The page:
Halifax – Minimum wage legislation perpetuates poverty and eliminates job opportunities. It’s a sobering finding in the first of a four part AIMS Labour Market Commentary Series by Morley Gunderson, the CIBC Chair on Youth Employment at the University of Toronto and a Fellow of the Royal Society of Canada.

In Minimum Wages: Operating with a blunt instrument, the respected labour economist dispels the myth that minimum wage legislation alleviates poverty among the working poor. Gunderson calls a minimum wage a crude instrument for curbing poverty which is poorly targeted toward the poor because it also affects the wages of young people and multiple earners in non-poor families.

“Minimum wage jobs are poorly targeted since poverty is related to family income relative to family need, while a minimum wage is paid to individuals irrespective of their family situation or need,” Gunderson says. “A minimum wage affects only small portions of the population and does little to increase earnings.”

He points out that multiplied by a full-year, full-time work year of 2,000 hours, a typical minimum wage increase of 25 cents per hour would increase annual income by $500, and the effect would be less for most because almost 60 percent of minimum wage workers work part time.

Gunderson also reveals recent Canadian evidence finds that a 10 percent increase in the minimum wages reduces the employment of teens by three to six percent and slightly less for young adults.

“This adverse effect occurs in the form of slower employment growth relative to what would have happened in the absence of the minimum wage increase,” he explains. It’s evidence that provincial governments need to consider as they implement yearly increases in the minimum wage.

In Ontario, for example, the minimum wage is scheduled to increase 28% over a two year period ending March 2010, which takes the hourly wage from $8.00 to $10.25. In Nova Scotia the increase is 19% by October 2010. Newfoundland and Labrador is scheduling 50-cent increases over the next two years for a 25% increase. And in Saskatchewan the minimum wage is scheduled to increase by 7.6% on May 1, 2009. (Click here to review more minimum wage statistics)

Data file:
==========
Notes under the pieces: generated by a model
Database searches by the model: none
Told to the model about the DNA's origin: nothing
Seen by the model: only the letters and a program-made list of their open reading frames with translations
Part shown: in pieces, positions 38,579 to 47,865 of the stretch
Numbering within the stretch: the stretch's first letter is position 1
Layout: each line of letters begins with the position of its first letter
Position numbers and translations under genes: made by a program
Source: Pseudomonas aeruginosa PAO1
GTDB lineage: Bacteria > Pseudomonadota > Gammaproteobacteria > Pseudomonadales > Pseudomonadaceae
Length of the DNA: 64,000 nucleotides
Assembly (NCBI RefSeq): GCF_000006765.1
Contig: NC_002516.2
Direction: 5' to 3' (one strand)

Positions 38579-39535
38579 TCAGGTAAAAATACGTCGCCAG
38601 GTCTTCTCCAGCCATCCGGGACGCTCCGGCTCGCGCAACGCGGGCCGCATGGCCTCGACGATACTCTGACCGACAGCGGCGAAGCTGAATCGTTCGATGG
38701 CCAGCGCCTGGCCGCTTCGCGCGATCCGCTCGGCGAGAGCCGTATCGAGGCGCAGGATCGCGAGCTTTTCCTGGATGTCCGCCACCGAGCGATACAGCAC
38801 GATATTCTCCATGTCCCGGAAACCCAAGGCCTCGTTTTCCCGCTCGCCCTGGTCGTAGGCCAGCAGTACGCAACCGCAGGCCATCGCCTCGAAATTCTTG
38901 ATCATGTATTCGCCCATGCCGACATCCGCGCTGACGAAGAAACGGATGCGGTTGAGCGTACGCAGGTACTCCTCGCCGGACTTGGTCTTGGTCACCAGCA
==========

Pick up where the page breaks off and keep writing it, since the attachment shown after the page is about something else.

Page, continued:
Gunderson provides proven alternatives to minimum wage legislation. He says those policy alternatives include earnings subsidies along the lines of the earned-income tax credit in the United States (and other countries), which have generally been regarded as effective and have increased in importance over time, irrespective of the “stripe” of the party in power.

Refundable tax credits also effectively increase the wages of the working poor, without having an adverse effect on employment or hours worked,” explains Gunderson. “Working through the tax system can better target individuals or families, as well as dealing with child poverty.”

Gunderson says Canada took a step in this direction in the 2007 federal budget with the federal Working Income Tax Benefit, which essentially provides the working poor a refundable tax credit of 20 percent of their earnings above $3000 and subject to a limit. He suggests that by augmenting labour market earnings, the benefit should encourage them to work more. He says such programs merit more consideration since they “make work pay,” in contrast to a minimum wage, which can make paid work disappear.

Minimum Wages is the first in a four part Labour Market Commentary Series to be published this month by AIMS. The other topics to be covered are Payroll Taxes, Mandatory Retirement, and Replacement Workers.

“This series sheds light on some very important policy issues in this increasingly complex labour market,” says AIMS President Brian Lee Crowley. “For example, it may be politically expedient for politicians to increase the minimum wage, especially since it allows them to look like they are doing something about poverty at no cost to themselves, because the money costs are borne by employers. As this Commentary shows, however, such a strategy in fact perpetuates poverty and eliminates jobs. That’s a policy we cannot afford, especially when there are better alternatives available that address poverty more directly and effectively while not damaging job creation.”

To read the complete Commentary, click here.


For more information, contact:

Morley Gunderson

Brian Lee Crowley, AIMS President